Other supporters of the victims said they are disturbed that the ruling will keep the spotlight on Loughner.
“I can’t say I’m shocked that someone would determine that he’s nuts,” said Michael McNulty, Giffords’s campaign chairman, who visited her in the hospital this month.
The judge’s ruling came after he reviewed the findings of two court-appointed mental-health professionals who had examined Loughner during his five months at the federal facility in Springfield.
Psychologist Christina Pietz and psychiatrist Matthew Carroll agreed that Loughner’s behavior met the standard of mental incompetence.
Sherwood stressed that Loughner will “stay at the Bureau of Prisons indefinitely if he is deemed a danger to the public or himself. And we’ve made a pretty good argument for that. If anywhere down the line his condition improves, if he snaps out of it, the charges will be reinstated.”
Loughner will be treated by doctors, who likely will prescribe medication to treat psychosis. If he refuses the drugs, the court could petition Burns to order forcible treatment, such as injections, experts said.
John Zwerling, a defense lawyer in Alexandria who is not involved in the case, said that such a scenario could raise complicated legal questions.
“There have been cases where people on death row were deemed so psychotic that they do not know what is happening,” Zwerling said. “The question was, would the court order that he be forcibly given medication so that he is sane enough that they could kill him? And then what are doctors ethically able to do?”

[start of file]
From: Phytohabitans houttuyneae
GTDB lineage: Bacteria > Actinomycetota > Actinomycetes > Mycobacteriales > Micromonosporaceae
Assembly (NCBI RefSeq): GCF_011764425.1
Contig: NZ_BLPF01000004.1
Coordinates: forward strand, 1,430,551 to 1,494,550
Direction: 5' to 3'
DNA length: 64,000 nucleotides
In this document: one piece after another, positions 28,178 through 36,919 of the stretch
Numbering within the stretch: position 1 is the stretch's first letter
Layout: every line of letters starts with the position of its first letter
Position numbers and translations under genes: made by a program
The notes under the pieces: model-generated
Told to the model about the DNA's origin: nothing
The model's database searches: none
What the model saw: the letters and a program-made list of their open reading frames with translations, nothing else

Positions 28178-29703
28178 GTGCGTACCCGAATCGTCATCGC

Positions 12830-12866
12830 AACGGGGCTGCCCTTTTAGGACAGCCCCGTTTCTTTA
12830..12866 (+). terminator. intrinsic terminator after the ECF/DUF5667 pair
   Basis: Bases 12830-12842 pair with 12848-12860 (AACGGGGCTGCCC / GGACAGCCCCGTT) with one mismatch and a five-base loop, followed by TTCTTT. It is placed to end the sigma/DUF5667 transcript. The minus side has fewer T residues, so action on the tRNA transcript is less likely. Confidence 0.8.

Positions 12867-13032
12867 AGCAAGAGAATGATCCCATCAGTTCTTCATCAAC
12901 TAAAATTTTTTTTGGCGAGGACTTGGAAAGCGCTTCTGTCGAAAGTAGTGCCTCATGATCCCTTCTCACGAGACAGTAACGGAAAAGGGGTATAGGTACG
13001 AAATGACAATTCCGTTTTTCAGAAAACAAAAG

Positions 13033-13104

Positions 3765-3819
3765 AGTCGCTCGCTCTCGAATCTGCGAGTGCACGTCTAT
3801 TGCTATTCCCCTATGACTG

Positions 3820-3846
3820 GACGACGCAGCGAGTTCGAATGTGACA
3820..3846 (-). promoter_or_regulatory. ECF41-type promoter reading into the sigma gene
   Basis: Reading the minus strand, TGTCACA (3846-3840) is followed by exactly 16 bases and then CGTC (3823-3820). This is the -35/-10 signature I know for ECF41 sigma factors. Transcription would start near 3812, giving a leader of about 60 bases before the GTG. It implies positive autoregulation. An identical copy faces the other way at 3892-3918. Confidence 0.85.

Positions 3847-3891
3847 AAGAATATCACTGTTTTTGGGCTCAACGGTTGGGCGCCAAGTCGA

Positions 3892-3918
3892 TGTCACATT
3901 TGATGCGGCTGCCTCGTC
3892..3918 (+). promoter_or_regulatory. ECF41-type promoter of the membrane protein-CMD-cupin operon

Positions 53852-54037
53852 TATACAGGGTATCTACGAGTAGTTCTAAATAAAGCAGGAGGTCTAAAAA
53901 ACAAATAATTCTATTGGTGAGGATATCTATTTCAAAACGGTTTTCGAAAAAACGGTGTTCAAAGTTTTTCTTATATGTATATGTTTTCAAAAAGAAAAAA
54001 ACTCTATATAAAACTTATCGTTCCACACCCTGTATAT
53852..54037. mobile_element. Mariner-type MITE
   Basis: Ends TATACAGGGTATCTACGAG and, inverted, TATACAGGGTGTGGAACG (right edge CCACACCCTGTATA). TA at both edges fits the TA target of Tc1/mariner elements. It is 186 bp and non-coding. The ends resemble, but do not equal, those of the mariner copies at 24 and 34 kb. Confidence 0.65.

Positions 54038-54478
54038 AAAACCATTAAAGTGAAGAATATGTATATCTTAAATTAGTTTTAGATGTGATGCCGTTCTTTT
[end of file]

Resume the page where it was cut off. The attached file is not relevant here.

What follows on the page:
In the months and years before the shooting, Loughner exhibited delusional behavior that alarmed those who knew him, according to records and interviews.
Last week, Pima Community College, which Loughner attended, released a trove of documents after a judge granted a public-records request by the Arizona Republic. The 255 pages included e-mails Loughner sent to teachers, complaining about his grades — and notes from teachers who had grown increasingly concerned about his behavior.
They worried that he might have weapons, the documents show.
One student complained that Loughner put a small knife on his desk during class, prompting her to send an e-mail to the professor.
Another e-mail shows that the administration asked campus police to look into Loughner’s background.
At one point, the school appears to have contacted the Bureau of Alcohol, Tobacco, Firearms and Explosives to find out whether he had a gun.
The college kicked him out after he allegedly posted a YouTube video showing him wandering the campus and at one point stating, “this is my genocide school.”
Staff researcher Magda Jean-Louis contributed to this report.